• Betty is part of a church choir and there are many seniors in the group, some likely have health conditions so you discuss with the group and decide to all wear masks indoors, and distance from the audience to protect the vulnerable people in the congregation and choir.
  • Stephane goes to a grocery store and doesn’t feel he is at risk and doesn’t have anyone he interacts with regularly who is either. He decides not to wear a mask but maintains distance from strangers while he is there as some may be vulnerable.
  • Dimitry is planning a party to celebrate Grandma’s 99th birthday. He decides to plan this in a large building where you can open windows and have spaced seating to allow people to distance (as many family members are older and some are vulnerable) so everyone can feel safe and enjoy themselves. He informs everyone that masks will be worn when not seated and eating, and when visiting Grandma in particular.
  • Carole wants to go to a local show but she has COPD and is worried that it will not be safe. She decides to visit a theatre where they still require masks and she wears her N95.

If you are planning an event, to make the gathering more safe and comfortable for everyone consider the following:

  • Use a large room with plenty of space for everyone to spread out and encourage physical distancing. You can set up seating to allow for distance between families or individuals and if you plan for meals and refreshments plan it while seated.
  • Encourage family and friends to be up to date with vaccines/boosters prior to the event.
  • In the invitation ask people: to check for symptoms before they come and stay home if they have any.
  • Encourage an atmosphere of respect and kindness regarding masks
  • Have hand sanitizer readily available and encourage respiratory etiquette (sneezing/coughing into your elbow).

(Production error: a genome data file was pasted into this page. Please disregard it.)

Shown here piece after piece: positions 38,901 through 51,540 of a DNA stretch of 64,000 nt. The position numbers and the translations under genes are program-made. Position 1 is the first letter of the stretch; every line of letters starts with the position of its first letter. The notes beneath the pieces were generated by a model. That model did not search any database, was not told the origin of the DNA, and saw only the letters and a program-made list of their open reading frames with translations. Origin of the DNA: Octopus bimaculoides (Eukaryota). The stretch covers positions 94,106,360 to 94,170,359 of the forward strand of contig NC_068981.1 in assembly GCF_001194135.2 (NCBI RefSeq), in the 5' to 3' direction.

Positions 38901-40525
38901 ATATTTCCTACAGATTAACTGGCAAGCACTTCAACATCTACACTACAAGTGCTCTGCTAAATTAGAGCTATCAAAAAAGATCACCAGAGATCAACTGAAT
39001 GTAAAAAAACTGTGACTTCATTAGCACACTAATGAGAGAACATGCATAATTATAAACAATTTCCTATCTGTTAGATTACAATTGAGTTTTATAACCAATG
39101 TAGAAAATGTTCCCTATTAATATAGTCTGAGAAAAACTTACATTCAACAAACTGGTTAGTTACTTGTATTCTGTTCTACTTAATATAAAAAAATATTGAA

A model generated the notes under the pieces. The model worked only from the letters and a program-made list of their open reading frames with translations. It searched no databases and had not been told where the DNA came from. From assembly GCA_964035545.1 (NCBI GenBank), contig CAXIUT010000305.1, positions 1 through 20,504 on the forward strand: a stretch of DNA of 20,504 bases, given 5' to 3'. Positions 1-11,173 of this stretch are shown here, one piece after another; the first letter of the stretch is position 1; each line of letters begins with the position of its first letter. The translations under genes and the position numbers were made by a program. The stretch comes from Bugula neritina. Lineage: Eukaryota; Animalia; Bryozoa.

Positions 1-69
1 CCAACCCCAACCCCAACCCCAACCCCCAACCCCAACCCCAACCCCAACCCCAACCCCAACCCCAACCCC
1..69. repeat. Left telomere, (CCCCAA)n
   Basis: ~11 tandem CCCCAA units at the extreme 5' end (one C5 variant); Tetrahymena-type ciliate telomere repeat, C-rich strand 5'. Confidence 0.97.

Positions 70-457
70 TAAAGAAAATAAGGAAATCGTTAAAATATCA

• Hold events outdoors where possible.
  • Increase ventilation by opening a window, maintain your HVAC system, consider installing HEPA filters appropriately sized for your space.
  • Make a list of guests attending in case you need to reach out to anyone after, if someone tests positive afterwards and was infectious at your event.
  • If you choose to serve food or drinks at your party, follow food safety measures:
    • Wash your hands before and frequently during preparation and serving; and;
    • Offer ways for everyone wash their hands before and after eating.

If someone you know isn’t wearing a mask and is not keeping 2m of distance:

  • “I am trying my best to stay safe during this time, if we aren’t both wearing a mask then I do not feel comfortable coming within 2m.”
  • “Hey friend, that is a bit close for my comfort, scooch back a bit, a little more, little more…there we go”
  • “I’m not expecting you to put on a Hazmat Suit – but at least pop on your mask if you are going to be that close.”
  • Make it about them. “I feel like I have some exposure because I work outside the home and I want to be sure you are protected – so I’ll stand back here to protect you.”

If you are invited to a gathering or event and don’t feel comfortable attending:

  • “Sorry, I can’t, I need be careful for ______________”
  • “I can’t be sure that everyone will wear masks and be able to remain 2m apart, so it feels too risky for me.”
  • “I already feel like I have some risk because of my job – so I’m trying to reduce it in all the other ways I can.”
  • “I’m trying to limit the number of gatherings and contacts each week and already have a couple planned – can we connect over video or phone instead?”
  • “Great idea – but let’s do it outside just the two/three/four of us instead!”
  • “I’d love to, but indoor gatherings are just too risky for me right now.”

If chatting with friends or acquaintances in person you can reduce your risk by reducing your time of exposure and having an excuse to leave after a short time (less than 15 minutes). We can control our own behaviour. If someone is around you and not wearing a mask, you can move away to protect yourself and those in your life.